Thai activists sue over GE "coup": Two days after the December 23 elections swept a tide of People Power Party members into Thailand's parliament, Prime Minister Surayud Chulanont's military-backed government hastened to approve the field testing of genetically engineered (GE) crops, sabotaging attempts to develop a bio-safety law to protect farmers and consumers. "The ban should have been taken up by a government elected by the people," Greenpeace GE campaigner Natwipha Ewasakul told InterPress Service."We now know who won," declared Biothai Foundation director Witoon Lianchamroon: "The powerful lobby from the multinational companies that want [GE] crops here." In April 2001, the newly elected government of Thaksin Shinawatra banned field trials pending the creation of legal safeguards to protect farms and consumers. Thaksin was ousted by the military in 2005. Greenpeace revealed that Thailand's Agriculture Ministry ignored public concerns and distributed "GE contaminated papaya seeds" to as many as 2,600 farmers in 34 provinces. The contaminated exports were rejected by European markets, causing a 66% loss in papaya sales in 2005. "What the military-appointed government did is unacceptable," said Witoon, "That is why we have decided to take this issue to the courts." According to InterPress Service, Thai activists believe that "a court battle is the only way to keep the country free from being contaminated by [GE] crops."
Purging molluscs of pesticides: Mussels, oysters, clams, cockles and other bivalve molluscs feed by filtering organic particles from sea water that may also contain organic pollutants that pose a danger to humans who dine on contaminated molluscs. Molluscs grown in shallow waters near cities, factories and farms are particularly likely to accumulate residues of pesticides, polycyclic aromatic hydrocarbons, polychlorinated biphenyls, dioxins, furans and endocrine disruptors. Because chronic pesticide exposure is linked to increased risks of developing cancer and neurodegenerative disorders such as Parkinson's disease, it is essential to detoxify molluscs destined for market. Traditional decontamination involves high-pressure, high-temperature filtering over a period of 48 hours. Now Fish Farmer Magazine reports that researchers at the Universitat Jaume I and the Spanish Research Council have patented an improved method to remove pesticide residues. According to Roque Serrano, a scientist at UJI's Institute of Pesticides and Waters, this new approach "means that pesticides can be removed from the tissues of molluscs twice or even four times as quickly, depending on the type of pollutant."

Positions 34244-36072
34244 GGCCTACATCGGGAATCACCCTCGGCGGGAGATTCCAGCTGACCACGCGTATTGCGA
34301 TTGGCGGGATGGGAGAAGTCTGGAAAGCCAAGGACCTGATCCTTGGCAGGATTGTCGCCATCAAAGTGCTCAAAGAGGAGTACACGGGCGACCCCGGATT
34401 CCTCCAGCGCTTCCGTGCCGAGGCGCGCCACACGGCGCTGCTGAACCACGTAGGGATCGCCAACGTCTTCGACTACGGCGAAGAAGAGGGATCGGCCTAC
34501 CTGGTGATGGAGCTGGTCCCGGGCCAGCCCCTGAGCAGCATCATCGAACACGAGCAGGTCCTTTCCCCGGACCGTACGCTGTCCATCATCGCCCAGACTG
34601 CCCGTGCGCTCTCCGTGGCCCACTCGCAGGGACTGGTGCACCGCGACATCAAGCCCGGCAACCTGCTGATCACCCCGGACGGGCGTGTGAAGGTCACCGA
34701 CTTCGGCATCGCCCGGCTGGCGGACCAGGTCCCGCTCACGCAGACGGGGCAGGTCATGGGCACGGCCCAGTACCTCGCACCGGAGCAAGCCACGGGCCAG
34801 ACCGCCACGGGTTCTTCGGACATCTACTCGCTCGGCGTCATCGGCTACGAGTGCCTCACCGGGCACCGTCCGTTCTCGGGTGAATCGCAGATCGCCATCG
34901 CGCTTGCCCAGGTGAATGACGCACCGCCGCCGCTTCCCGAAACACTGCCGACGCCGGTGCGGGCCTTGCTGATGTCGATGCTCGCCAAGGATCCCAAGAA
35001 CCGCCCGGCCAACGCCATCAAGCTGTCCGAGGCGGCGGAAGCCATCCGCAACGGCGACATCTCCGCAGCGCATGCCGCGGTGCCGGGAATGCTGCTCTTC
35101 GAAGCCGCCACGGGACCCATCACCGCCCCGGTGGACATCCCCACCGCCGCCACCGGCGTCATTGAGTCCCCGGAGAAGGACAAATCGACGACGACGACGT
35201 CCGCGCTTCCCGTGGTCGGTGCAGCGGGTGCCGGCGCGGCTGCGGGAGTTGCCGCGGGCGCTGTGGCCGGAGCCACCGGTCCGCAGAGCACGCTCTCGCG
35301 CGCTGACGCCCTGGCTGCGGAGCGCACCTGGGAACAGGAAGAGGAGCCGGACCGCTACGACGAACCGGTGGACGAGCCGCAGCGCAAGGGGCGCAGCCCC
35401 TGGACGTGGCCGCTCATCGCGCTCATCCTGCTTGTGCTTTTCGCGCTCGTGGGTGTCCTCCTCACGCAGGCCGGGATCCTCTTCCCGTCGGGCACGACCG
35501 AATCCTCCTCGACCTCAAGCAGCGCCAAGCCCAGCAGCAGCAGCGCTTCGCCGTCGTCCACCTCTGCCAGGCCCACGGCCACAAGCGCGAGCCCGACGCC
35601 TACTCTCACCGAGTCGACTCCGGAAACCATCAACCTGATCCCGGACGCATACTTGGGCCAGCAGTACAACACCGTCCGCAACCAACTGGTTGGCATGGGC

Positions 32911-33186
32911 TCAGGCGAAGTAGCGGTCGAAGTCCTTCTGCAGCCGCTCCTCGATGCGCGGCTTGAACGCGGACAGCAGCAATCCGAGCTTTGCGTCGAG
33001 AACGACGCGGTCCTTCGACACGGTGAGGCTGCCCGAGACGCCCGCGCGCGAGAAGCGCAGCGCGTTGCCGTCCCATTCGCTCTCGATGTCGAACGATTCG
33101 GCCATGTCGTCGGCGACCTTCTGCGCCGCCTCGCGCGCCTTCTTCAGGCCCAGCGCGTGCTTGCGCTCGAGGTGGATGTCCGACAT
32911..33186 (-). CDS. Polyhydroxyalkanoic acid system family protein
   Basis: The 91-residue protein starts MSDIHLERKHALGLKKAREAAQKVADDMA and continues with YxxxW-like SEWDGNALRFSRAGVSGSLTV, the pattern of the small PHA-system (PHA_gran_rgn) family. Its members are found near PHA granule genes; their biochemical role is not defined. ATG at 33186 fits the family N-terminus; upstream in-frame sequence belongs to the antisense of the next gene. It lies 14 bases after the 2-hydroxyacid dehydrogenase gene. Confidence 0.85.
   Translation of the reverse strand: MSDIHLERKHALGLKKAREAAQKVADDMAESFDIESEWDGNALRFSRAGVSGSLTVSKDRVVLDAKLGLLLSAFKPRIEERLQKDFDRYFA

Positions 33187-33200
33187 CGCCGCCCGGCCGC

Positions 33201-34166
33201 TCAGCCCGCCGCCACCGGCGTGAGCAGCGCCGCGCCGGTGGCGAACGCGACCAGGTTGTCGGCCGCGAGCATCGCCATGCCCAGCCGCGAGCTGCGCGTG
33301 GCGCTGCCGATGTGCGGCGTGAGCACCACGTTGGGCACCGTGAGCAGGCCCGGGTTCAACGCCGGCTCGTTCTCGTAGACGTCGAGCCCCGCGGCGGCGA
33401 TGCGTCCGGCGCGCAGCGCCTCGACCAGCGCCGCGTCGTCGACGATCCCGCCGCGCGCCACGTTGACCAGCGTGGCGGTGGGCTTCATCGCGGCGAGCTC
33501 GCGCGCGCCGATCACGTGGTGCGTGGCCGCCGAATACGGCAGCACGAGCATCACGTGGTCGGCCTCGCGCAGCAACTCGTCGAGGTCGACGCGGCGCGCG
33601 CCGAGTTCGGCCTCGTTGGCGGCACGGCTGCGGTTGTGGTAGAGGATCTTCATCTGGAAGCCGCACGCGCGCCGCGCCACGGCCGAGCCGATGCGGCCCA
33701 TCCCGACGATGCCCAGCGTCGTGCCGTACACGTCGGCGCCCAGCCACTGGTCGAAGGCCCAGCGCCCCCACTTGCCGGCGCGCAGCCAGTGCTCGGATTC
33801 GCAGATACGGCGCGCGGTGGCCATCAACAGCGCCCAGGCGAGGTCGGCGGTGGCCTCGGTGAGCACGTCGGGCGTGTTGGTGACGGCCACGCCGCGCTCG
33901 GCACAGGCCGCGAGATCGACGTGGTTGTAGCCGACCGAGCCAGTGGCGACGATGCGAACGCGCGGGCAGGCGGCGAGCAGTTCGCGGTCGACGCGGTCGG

A Chinese farmer bucks the trend: When An Jinlei and his wife first announced plans to farm their 3.4-hectare plot in Hebei Province without tractors, synthetic fertilizers and insecticides, "fellow villages thought the couple were strange and stupid." China View reports that after a few years of low yields, An's maize and cotton harvests are outdoing his neighbors. An works the land with pick and shovel and scorns the practice of using tractors. "With pesticide, crops may survive insects but when all the insects die, the natural system in the soil is dead, too," An states. Believing that "our land belongs to nature, it is not supposed to serve us only," he relies on earthworms instead of herbicides and has planted part of his land with millet to feed local birds. An says he has grown weary of international visitors who flock to his farm because "they fly here and there in planes. It's a waste of resources." An Jinlei offers a simple prescription for survival: "If only there were no factories and everyone worked on his own piece of land, our life would be healthy, our Earth would be healthy."
Senator backs subsidies for organic farms: Sen. Jon Tester (D-Montana) is one of only two farmers in the U.S. Senate and the only organic farmer. During the contentious debate over the Farm Bill, Tester came up with a radical proposal to help farmers make the transition to organic practices. "Making the switch to organics shouldn't be a make-or-break decision for family farmers," Tester argued, noting that it typically requires three years in transition before winning organic certification. The Organic Consumers Association explains that Tester's bill would provide "up to four $20,000 annual payments to farmers whose land has not been previously certified as organic." Tester switched to organic practices on his 1,800-acre wheat farm in the mid-1980s after he realized farm chemicals were making his wife sick. "Organic farming is a good deal for Montana's farmers and ranchers," Tester insists. "It's a win-win for agriculture in our state. It's good for the land and it's good for folks who want to sell their crops for higher premiums."